Higher protein intake: just a fitness hype?

Higher Protein Intake

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by Rod Navajas

Ask anyone who exercises regularly and I bet they’ve all heard at some point about the importance of consuming protein to improve body composition parameters. 

But the question is: Does protein consumption really matter when you are trying to improve body composition and how much you actually need?

Let’s start by talking about Macronutrients and Micronutrients. 

Macronutrients are nutrients that provide us energy or calories. It includes Protein, Fat, Carbohydrate and…Alcohol.

Micronutrients on the other hand, do not provide us with energy, but are vital for the optimal functioning of the body. Micronutrients include mostly Vitamins and Minerals, but also Phytonutrients. 

Protein is the macronutrient constantly linked to fitness and body composition. But why?

There are a couple of reasons why protein is frequently mentioned when we are talking about body composition.

One of the big arguments is that the protein intake recommended by government agencies are too low. A quick search on the Dietitians Australia website and you will find that the recommended daily protein intake to prevent deficiency ranges from 0.75g/kg of body weight/day for an adult women and 1g/kg of body weight/day for an older adult (over 70yo).

For example, for an adult woman weighting 60kg, the recommended intake would be 45g of protein/day. 

How to measure protein intake 

The most common mistake people make when measuring their protein intake is to think that the protein content in protein rich foods like meat and seafood, is equal to the actual weight of that particular food. This is actually not true. 

On average, 20-25% of the raw weight of red meat, chicken and seafood is made of protein. In comparison, only 8% of tofu and 3% of cooked white rice is made of protein (1). You can see a comparison table on figure 1. 

Fig 1. Protein content amongst different foods

So, for the example given above, our 60kg adult woman, would need to consume 100g of lean chicken breast (22g of protein), 100g of tofu (8g), 2 eggs (12g) and 100g of cooked rice (3g), to reach the recommended amount of 45g of protein per day/day. 

Remember that this is the amount necessary to avoid health complications from protein deficiency.

But what if your goal is to improve body composition?

Well, then simply avoiding protein deficiency may not be enough. 

A meta-analysis and scientific review of 49 studies that included 1863 participants, concluded that the optimal amount of protein intake for a healthy adult to be 1.6g/kg of body weight/day if you want to maximize training stimulus to improve body composition (2).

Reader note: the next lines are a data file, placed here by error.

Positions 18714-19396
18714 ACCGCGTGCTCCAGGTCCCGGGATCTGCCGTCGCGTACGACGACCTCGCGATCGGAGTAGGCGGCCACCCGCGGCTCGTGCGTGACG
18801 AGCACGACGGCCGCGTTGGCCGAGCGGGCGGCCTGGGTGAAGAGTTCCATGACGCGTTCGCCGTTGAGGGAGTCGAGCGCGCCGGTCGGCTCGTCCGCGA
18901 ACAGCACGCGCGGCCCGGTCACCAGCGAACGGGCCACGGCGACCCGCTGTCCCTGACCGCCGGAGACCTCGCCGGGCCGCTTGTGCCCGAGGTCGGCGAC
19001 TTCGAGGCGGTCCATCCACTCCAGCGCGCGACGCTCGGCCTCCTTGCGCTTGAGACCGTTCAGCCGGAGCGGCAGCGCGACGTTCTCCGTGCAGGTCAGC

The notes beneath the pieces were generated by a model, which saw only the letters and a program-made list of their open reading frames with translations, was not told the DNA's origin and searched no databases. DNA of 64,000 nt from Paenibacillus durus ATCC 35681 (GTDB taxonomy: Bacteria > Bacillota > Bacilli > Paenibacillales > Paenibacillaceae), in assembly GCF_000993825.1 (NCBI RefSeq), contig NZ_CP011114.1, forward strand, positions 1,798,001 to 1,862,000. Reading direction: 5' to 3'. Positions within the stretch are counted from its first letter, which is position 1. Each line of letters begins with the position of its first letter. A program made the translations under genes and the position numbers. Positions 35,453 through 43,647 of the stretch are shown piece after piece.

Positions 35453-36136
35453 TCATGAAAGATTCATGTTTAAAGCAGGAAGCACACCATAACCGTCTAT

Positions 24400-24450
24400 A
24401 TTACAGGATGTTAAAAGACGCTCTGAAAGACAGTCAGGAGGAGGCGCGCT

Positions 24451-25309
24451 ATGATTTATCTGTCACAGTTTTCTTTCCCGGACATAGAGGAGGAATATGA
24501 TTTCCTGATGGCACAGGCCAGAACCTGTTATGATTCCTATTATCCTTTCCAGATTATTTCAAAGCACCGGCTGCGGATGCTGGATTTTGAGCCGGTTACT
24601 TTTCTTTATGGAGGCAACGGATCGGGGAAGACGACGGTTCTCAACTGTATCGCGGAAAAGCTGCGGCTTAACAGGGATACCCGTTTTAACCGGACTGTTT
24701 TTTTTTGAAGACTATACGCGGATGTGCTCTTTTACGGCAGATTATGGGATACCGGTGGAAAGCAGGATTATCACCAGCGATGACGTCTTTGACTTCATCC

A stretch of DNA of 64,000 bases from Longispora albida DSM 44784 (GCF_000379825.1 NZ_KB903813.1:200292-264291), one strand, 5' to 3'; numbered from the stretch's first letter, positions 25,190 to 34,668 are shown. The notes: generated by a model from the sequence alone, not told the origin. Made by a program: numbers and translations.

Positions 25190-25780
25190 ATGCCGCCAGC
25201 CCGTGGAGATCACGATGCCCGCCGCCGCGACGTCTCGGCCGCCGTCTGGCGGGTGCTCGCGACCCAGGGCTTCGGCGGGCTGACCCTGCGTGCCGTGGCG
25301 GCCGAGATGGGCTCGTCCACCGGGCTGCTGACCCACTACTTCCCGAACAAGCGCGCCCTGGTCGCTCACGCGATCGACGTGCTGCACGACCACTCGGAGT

In our previous example, our 60kg adult women, would then need to consume 95g of protein per day. This would equate to 200g of chicken breast (44g of protein), 200g of tofu (16g), 4 eggs (24g), 200g of cooked rice (6g) and 100g of natural yoghurt (5g). 

I can safely say that most people are consuming less than 1.6g of body weight/day.

What happens when we reduce our total energy intake and consume more protein?

It appears that even a higher amount of protein per day is necessary during an energy restricted diet to improve body composition parameters.

For example, individuals who followed a 40% energy restricted diet for 4 weeks, and consumed a higher protein intake diet (2.4g of protein per kg of body weight/day), not only decreased their body fat mass more than the group that consumed a lower protein intake (1.2g of protein per kg of body weight/day), but also increased their lean mass more than the lower protein intake group (3). 

Long term fat loss success is highly dependent on the ability to preserve or increase lean mass. 

What happens when we increase our total energy intake and consume more protein? 

A higher protein intake, also appears beneficial during an overfeeding diet (40% energy surplus) (4).

Although the increase of body fat mass across 3 groups consuming different protein intakes was similar (as expected all groups increased their body fat mass), participants who consumed 3g of protein per kg of body weight/day, not only had a lower increase of body fat mass than the group that consumed less protein (1.79g of protein per kg of body weight /day), but also had a higher increase of lean mass gain. 

Interestingly, the authors also included a very low protein intake group (0.68g of protein per kg of body weight/day). Not surprisingly, this group had the worst body composition outcomes. Despite consuming 40% more calories than baseline, this group decreased their lean mass (as oppose to the other 2 groups), and had the highest increase in body fat mass than the other 2 groups. 


Protein is your macronutrient ally when it comes to positive changes in body composition. 

If you are someone who is looking to improve body composition, a higher protein intake than the recommended amount to avoid deficiency is necessary.  

An individualised protein intake amount will be dependent on other factors such as age, training experience, training schedule and intensity and long term goals. 

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